Tharo Systems v. cab Produkttechnik
NOT RECOMMENDED FOR FULL-TEXT PUBLICATION File Name: 06a0633n.06 Filed: August 24, 2006 No. 05-3876 UNITED STATES COURT OF APPEALS FOR THE SIXTH CIRCUIT
THARO SYSTEMS, INC., Plaintiff-Appellee, v. cab PRODUKTTECHNIK GmbH & CO. KG, Defendant-Appellant.
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ON APPEAL FROM THE UNITED STATES DISTRICT COURT FOR THE NORTHERN DISTRICT OF OHIO
Before: DAUGHTREY and COOK, Circuit Judges; and COLLIER, District Judge.*
COOK, Circuit Judge. After finding that Defendant cab Produkttechnik GmbH & Co. Kg ("cab") breached its contract with Plaintiff Tharo Systems, Inc. ("Tharo"), a jury awarded over i6 million (Euros) in damages to Tharo. cab filed several post-judgment motions, seeking, among other things, judgment as a matter of law, a new trial, and remittitur. The magistrate judge1 granted remittitur and reduced the damage award, which Tharo accepted, and also granted Tharo's motion
The Honorable Curtis L. Collier, Chief United States District Judge for the Eastern District of Tennessee, sitting by designation. The parties consented to having a magistrate judge conduct the proceedings in the case, including the trial. See 28 U.S.C. §636(c); Fed. R. Civ. P. 73. This opinion uses the terms "magistrate judge" and "trial court" interchangeably.
No. 05-3876 Tharo Sys. v. cab Produkttechnik for prejudgment interest. cab now appeals asserting various grounds for reversal. With the exception of one issue that the parties agree requires a remand, we affirm.
Tharo, an Ohio corporation, develops software for printing computerized bar code labels and sells and services special printers designed to print the labels and affix them to products. cab, a German corporation, manufactures the printers and label applicators. The parties' commercial relationship started in the mid-1980s and continued through 2003. In the 1990s, the parties explored the possibility of a joint venture aimed at designing and building their own label-printing system to be marketed worldwide. Negotiations culminated in 1996 with the signing of a Letter of
Understanding ("LOU") intended to allow the parties "to work together . . . to become independent of other manufacturers." The LOU referred to the parties' relationship as the "CTC partnership."
Some eight years later, Tharo terminated the LOU after learning that cab intended to establish its own distribution networks in the U.S., in violation of the LOU, and had not been providing Tharo with "preferred pricing." In accordance with the LOU (Point 10), Tharo requested that cab provide Tharo with "full information" to enable Tharo to continue selling products following the partnership's dissolution. Specifically, Tharo requested "printer and board schematics, and firmware source code[s]" for several lines of printers. In its written response, cab asserted that: the LOU did not represent a contract; it never acted contrary to the LOU; and in any event, certain information requested was for printers not covered by the LOU. -2-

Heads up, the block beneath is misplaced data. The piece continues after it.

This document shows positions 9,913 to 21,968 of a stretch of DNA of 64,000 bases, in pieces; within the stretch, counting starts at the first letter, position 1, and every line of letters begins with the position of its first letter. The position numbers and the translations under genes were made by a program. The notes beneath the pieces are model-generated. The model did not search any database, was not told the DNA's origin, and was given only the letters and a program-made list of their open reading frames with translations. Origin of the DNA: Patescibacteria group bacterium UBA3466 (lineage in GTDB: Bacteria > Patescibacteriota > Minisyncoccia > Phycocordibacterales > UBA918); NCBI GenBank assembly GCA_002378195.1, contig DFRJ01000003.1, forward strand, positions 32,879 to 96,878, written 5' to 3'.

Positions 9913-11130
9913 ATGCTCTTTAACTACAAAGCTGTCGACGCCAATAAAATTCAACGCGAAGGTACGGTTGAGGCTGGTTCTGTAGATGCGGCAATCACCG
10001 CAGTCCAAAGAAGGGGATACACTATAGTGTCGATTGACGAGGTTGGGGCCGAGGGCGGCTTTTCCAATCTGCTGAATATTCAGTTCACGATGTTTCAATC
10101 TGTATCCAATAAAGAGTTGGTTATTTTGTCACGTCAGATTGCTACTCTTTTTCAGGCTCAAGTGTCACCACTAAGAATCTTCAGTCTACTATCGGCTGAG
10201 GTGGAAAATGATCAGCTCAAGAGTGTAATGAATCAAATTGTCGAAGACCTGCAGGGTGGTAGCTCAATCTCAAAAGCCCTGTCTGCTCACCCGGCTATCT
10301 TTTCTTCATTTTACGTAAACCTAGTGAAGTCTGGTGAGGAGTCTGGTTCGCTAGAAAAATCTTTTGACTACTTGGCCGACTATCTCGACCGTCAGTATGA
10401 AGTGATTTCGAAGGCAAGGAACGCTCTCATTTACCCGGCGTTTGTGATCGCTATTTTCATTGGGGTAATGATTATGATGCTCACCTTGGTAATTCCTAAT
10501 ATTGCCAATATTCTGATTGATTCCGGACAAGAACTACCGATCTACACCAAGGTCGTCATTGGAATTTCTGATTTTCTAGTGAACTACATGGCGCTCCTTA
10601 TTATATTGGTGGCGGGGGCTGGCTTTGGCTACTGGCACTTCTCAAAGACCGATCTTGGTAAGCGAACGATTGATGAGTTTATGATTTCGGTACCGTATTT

No. 05-3876 Tharo Sys. v. cab Produkttechnik Tharo filed a complaint in state court, alleging (as later amended) that cab breached the parties' contract by overcharging Tharo (the "overcharge claim") and by refusing to supply the requested "source codes" (the "failure-to-provide-information claim"). cab removed the case to federal court and filed a Fed. R. Civ. P. 12(b)(2) motion to dismiss for lack of personal jurisdiction, which the trial court denied.
The week before trial, cab filed a motion in limine seeking to preclude Tharo's expert accounting witness, Robert Brlas, from testifying. The magistrate judge, after a hearing, denied the motion, finding Brlas qualified as an expert and his testimony "relevant and reliable." The trial resulted in a jury verdict for Tharo on both claims and a total damages award of just over i6.7 million--some i1.0 million on the overcharge claim and about i5.7 million on the failure-toprovide-information claim.
Post-trial, Tharo moved to alter or amend the judgment to include prejudgment interest on the entire damages award. cab, on the other hand, moved for judgment as a matter of law or for a new trial on the failure-to-provide-information claim. Alternatively, cab moved for remittitur on this claim. The magistrate judge denied the motions for judgment as a matter of law and new trial, but ordered the damages on the failure-to-provide-information claim remitted to approximately i1.7 million, conditioned on Tharo's acceptance. Tharo later accepted, after which the magistrate judge awarded Tharo prejudgment interest on the revised damages award on both claims and then entered final judgment. cab now appeals.
No. 05-3876 Tharo Sys. v. cab Produkttechnik II.
A. Personal Jurisdiction
As a threshold matter we "conduct a plenary review of [the] personal jurisdiction issue." CompuServe, Inc. v. Patterson, 89 F.3d 1257, 1262 (6th Cir. 1996). Tharo, as the party asserting personal jurisdiction, "bears the burden of showing such jurisdiction exists." Id. To defeat the motion, Tharo need only make a prima facie showing of jurisdiction. Id. And, because the trial court ruled without conducting an evidentiary hearing, we must consider the pleadings and affidavits in a light most favorable to Tharo (the non-moving party), Theunissen v. Matthews, 935 F.2d 1454, 1458 (6th Cir. 1991), and we cannot "weigh the controverting assertions of the party seeking dismissal." CompuServe, 89 F.3d at 1262 (quotation omitted); see also Intera Corp. v. Henderson, 428 F.3d 605, 614 (6th Cir. 2005).
In a diversity case, a federal court can exercise personal jurisdiction over a defendant if jurisdiction is "(1) authorized by the law of the state in which it sits[,] and (2) in accordance with the Due Process Clause of the Fourteenth Amendment." Neogen Corp. v. Neo Gen Screening, Inc., 282 F.3d 883, 888 (6th Cir. 2002).
1. Ohio's Long-Arm Statute
Under Ohio's long-arm statute, "[a] court may exercise personal jurisdiction over a person who acts directly or by an agent, as to a cause of action arising from the person's . . . [t]ransacting -4-